Mohamed Khadra

Image of Mohamed Khadra

As a child, he grew up reading everything from authors such as A J Cronin and Albert Camus to the poetry of Keats, Donne, and Tennyson. “I was always interested in writing but it never progressed,” he says. A conversation with a patient, a writer, changed that.

“His advice was to write something, anything.” So I wrote a page, then a couple of pages, about my experiences as a patient. He read it and I thought that was the end of it, but a few weeks later he contacted me and said that he’d made an appointment with a leading Sydney agent and as a favour she would see me for ten minutes. I went along feeling like a kid who could only colour in and was about to talk to Van Gogh. But she read my stuff and liked what I’d done, said she’d love to see it developed into a book. That was that.”

Four years later, he has published three books and co-written a stage play with one of the legends of Australian theatre, David Williamson. Most professional authors would be pleased with that output, let alone someone who also has a full time position at Nepean Clinical School, continues to practise surgery, is pushing ahead with a significant government funded e-health project – and has two teenage children.

Perhaps the habitual sleep deprivation that was part and parcel of surgical training – and described in some detail in his first book Making the Cut – has also actually been a useful preparation for his literary career. He is, he admits, a 3am writer. “A colleague once said to me, Khadra, there are 24 hours in the day – and then there is the night.”

At first blush, his books are not for the faint hearted. Making The Cut is about his struggle to make it as a young surgeon, surviving grueling hours and incredible pressure to perform. It also detailed his own diagnosis of cancer, subsequent treatment and the impact of that experience on his approach to medicine and care.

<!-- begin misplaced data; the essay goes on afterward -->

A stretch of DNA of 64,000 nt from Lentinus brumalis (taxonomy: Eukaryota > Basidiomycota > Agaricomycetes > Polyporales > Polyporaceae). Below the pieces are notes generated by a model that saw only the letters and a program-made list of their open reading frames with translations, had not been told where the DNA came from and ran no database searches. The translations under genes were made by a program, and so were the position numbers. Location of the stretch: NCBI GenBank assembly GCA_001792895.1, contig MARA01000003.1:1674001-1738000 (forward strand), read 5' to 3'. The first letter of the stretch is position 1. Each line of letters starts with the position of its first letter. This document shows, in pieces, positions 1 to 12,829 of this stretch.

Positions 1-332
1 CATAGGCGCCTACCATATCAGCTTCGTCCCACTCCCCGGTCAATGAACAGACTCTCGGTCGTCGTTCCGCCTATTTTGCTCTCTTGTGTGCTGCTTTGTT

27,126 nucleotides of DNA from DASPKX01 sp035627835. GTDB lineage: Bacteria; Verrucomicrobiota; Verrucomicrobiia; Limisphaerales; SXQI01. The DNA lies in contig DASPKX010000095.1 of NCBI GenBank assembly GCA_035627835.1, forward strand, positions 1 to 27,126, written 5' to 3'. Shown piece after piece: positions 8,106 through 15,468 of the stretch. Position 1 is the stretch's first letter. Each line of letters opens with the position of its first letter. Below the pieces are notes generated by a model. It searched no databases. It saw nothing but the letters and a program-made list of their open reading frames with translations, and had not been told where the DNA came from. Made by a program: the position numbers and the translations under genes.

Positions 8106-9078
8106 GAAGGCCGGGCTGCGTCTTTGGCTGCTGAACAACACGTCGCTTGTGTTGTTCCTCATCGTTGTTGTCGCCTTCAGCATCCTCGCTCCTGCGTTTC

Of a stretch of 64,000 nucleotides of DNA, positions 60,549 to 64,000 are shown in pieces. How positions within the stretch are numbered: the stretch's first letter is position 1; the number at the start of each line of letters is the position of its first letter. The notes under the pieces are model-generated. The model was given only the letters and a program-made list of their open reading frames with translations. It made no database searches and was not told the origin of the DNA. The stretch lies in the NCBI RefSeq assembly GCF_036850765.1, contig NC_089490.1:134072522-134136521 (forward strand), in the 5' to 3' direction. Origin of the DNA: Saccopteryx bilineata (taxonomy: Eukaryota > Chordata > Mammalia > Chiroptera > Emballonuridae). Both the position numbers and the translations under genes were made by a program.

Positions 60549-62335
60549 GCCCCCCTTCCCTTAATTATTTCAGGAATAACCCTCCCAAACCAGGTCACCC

His second book, The Patient, is the story of an “average guy”, terminally ill with cancer, and the challenges of serious illness in a system which often falls short. Terminal Decline, his third, tackled the even more difficult subject of the healthcare system, its stifling bureaucracy and treatments worse than the disease. At Any Cost examines the cost of extending life when quality of life is diminished.

Difficult subjects for sure, but the fact that the books and the play have attracted such a loyal audience shows that there is a demand for stories which can help people to understand, and deal with, challenges of serious illness. “As surgeons we need to contribute to the dialogue. We should be telling people to turn to the person they love most, or the person who will be there at the end, and discuss their wishes.”

Writing is also a way of making sense of the world. “I just saw a 37 year old man with prostate cancer and I know his life will be dramatically different; it will change his outlook on life, his health, his finances. It is difficult not to personalise that. Cancer hurts, not just physically, it changes your life. I’ve had cancer, surgery, radio iodine treatments. My two boys were newly born and one day I felt a mass in my neck and found I had thyroid cancer.”

But one of the other great benefits of authorship, he says, is that it opens new doors and creates opportunities for new friendships. At a writer’s festival several years ago, he looked across the room and saw playwright David Williamson. “I went up to him and suggested we write a play together. He looked at me blankly but I dashed to the bookstore nearby and grabbed my books off the shelf, wrote my phone number in one, and shoved them into his hands. Six weeks later he rang me and we met.”

At Any Cost was produced in two theatres in 2011, and Nepean Clinical School was able to host its own writers day with Williamson on the speakers list.